Merv Griffin's Storied Talk Show Career Literally Followed Him To His Grave

On September 23, 1980, Merv Griffin, the media mogul and entertainer who had a long-running talk show from the 1960s to the 1980s, appeared on "The David Letterman Show" to promote a new book. During the interview, Griffin, in an aside, mentioned what he planned to have written on his tombstone. "I got it figured out," he told Letterman (via YouTube). 27 years later, in September 2007, when Griffin died of prostate cancer at age 82, according to The New York Times, he stayed true to the promise he made on Letterman and followed in the tradition of many other celebrities with unique epitaphs on their headstones.

Like actor Leslie Nielsen ("Let 'er rip") and comedian Rodney Dangerfield, whose headstone reads, "There goes the neighborhood," Griffin bucked the trend of somber sayings for something a bit more lighthearted (per Reader's Digest). His epitaph, while droll, is also heartfelt. While Griffin had success as a television creator, producer, singer, actor, and hotel and casino mogul, his abiding love had always been for the talk show.

Merv Griffin was much more than a talk-show host 

Mervyn Edward Griffin Jr., was born in San Mateo, California, on July 6, 1925, and started out in show business while still a teenager performing on a nationally syndicated San Francisco radio program before making it as a big band singer who had a hit with "I've Got a Lovely Bunch of Coconuts" in 1950, per TCM and The New York Times. Griffin tried his hand at acting in Hollywood, but after a handful of supporting roles in mediocre movies, he moved over to the burgeoning television industry as a game show host, according to Variety.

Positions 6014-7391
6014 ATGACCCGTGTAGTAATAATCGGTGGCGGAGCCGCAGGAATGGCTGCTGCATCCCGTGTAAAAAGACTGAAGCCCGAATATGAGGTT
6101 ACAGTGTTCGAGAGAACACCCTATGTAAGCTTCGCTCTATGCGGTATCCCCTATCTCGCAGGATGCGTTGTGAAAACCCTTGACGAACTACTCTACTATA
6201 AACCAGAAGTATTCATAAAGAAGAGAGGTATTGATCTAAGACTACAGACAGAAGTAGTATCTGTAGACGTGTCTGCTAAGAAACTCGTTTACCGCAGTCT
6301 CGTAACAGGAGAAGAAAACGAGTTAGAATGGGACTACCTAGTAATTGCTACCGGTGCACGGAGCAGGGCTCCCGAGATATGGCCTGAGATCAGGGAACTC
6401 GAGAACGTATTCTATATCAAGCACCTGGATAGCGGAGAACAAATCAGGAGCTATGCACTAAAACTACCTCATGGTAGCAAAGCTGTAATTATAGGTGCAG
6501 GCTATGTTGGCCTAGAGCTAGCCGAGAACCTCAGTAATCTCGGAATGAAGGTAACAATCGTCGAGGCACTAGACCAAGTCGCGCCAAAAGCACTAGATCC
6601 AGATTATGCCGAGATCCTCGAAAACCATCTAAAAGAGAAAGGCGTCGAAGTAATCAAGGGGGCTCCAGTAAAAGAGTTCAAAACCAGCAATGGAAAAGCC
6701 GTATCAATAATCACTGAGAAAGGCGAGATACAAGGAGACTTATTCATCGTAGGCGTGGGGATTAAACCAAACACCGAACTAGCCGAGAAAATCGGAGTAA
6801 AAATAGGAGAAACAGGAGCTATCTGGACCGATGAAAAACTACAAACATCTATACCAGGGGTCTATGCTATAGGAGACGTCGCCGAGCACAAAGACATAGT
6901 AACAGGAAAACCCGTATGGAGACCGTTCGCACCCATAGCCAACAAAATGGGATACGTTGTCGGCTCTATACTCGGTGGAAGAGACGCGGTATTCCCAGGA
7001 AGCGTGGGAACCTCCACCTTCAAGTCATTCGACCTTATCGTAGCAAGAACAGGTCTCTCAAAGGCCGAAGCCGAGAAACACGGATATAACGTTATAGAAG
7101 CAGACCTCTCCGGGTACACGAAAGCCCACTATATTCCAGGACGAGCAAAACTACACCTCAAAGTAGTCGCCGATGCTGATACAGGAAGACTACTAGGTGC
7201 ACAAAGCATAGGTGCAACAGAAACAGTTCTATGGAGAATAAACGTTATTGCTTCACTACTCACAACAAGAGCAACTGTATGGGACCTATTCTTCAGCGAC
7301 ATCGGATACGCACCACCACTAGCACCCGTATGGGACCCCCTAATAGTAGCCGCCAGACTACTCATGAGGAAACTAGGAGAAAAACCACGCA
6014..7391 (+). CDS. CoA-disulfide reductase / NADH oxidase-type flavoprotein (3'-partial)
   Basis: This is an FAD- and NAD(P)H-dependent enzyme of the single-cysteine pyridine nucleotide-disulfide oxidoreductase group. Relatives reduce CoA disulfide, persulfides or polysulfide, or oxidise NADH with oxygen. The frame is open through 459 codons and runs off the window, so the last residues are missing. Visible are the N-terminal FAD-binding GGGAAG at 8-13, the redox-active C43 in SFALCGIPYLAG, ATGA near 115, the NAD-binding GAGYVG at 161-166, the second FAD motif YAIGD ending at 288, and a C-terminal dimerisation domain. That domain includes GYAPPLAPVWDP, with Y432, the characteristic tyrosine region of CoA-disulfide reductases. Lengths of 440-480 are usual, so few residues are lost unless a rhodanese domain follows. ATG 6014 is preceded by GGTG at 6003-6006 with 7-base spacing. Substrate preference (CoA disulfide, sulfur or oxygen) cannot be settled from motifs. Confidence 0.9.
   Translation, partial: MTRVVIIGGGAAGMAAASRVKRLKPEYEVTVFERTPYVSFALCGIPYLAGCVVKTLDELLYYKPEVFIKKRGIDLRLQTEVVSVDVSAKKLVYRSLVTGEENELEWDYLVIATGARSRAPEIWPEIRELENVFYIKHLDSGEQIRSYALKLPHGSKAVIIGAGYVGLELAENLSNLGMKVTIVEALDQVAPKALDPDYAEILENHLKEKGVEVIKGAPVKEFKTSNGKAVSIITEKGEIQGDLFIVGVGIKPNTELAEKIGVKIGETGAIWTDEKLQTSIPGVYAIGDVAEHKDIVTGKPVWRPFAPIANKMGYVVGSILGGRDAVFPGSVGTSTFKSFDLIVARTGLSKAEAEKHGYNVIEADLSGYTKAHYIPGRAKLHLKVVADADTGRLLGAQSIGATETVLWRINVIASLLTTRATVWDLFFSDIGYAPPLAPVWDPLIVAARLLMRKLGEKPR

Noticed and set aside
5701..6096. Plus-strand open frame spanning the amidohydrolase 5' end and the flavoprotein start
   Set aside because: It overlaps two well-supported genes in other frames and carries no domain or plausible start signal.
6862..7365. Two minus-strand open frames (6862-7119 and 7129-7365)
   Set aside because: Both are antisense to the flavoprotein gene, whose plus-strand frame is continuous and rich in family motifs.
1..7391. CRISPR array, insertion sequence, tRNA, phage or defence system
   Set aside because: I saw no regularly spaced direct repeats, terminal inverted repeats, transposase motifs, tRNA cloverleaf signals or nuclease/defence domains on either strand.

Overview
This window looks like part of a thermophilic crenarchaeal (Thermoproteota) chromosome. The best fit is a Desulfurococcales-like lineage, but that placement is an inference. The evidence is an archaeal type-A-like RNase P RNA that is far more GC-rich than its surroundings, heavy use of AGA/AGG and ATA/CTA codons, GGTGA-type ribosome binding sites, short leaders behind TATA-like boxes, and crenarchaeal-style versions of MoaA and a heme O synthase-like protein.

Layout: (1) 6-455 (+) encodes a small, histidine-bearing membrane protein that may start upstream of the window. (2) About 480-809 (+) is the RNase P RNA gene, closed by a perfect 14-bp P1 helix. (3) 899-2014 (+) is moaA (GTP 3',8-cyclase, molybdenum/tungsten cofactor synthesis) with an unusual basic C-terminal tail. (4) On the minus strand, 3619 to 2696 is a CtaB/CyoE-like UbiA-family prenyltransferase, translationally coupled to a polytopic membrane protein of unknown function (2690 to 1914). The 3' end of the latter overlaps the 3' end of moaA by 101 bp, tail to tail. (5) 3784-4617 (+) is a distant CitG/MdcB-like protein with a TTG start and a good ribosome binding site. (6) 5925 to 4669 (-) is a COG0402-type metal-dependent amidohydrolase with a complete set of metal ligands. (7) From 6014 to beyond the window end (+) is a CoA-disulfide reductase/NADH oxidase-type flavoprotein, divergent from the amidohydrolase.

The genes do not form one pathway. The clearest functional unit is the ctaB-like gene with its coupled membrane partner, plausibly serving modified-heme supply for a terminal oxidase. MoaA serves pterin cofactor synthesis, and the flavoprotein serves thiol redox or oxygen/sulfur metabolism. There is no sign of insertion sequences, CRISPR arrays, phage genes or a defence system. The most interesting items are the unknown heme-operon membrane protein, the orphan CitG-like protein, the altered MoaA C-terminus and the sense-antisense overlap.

In 1963, he and his then-wife, Julann Griffin, came up with the idea for the game show "Jeopardy!" during a flight from Michigan to New York City, per Smithsonian. Griffin later wrote the short but memorable tune played on the show during the Final Jeopardy section, according to TCM. He also created "Wheel of Fortune," the longest-running syndicated game show in history, per The New York Times. The entertainment world was only part of his wide-ranging business empire that included casinos, hotels, and media companies, per the newspaper. 

The Merv Griffin Show

Merv Griffin's vast media and real estate empire was estimated at more than a billion dollars at the time of his death, per The New York Times. But it was getting to interview a variety of interesting guests on his daily talk show, "The Merv Griffin Show" — which aired almost continuously from 1962 to 1986, first on NBC, then CBS, then in syndication (per TCM) — that he relished the most. "I never anticipated ever being a talk show host in my life," Griffin told PBS. "Every day of it, every day of my career, I've cherished. I love it."

When David Letterman asked Griffin how he handled situations in which an interview goes sideways, Griffin answered, "You let it happen. And then you sit back... then you say 'we'll be right back'." He then turned to Letterman with an impish grin and told him, "That's my tombstone," per YouTube. "I will not be right back after this message." You can visit Merv Griffin's grave at the Pierce Brothers Westwood Village Memorial Park & Mortuary in Los Angeles and read his epitaph for yourself.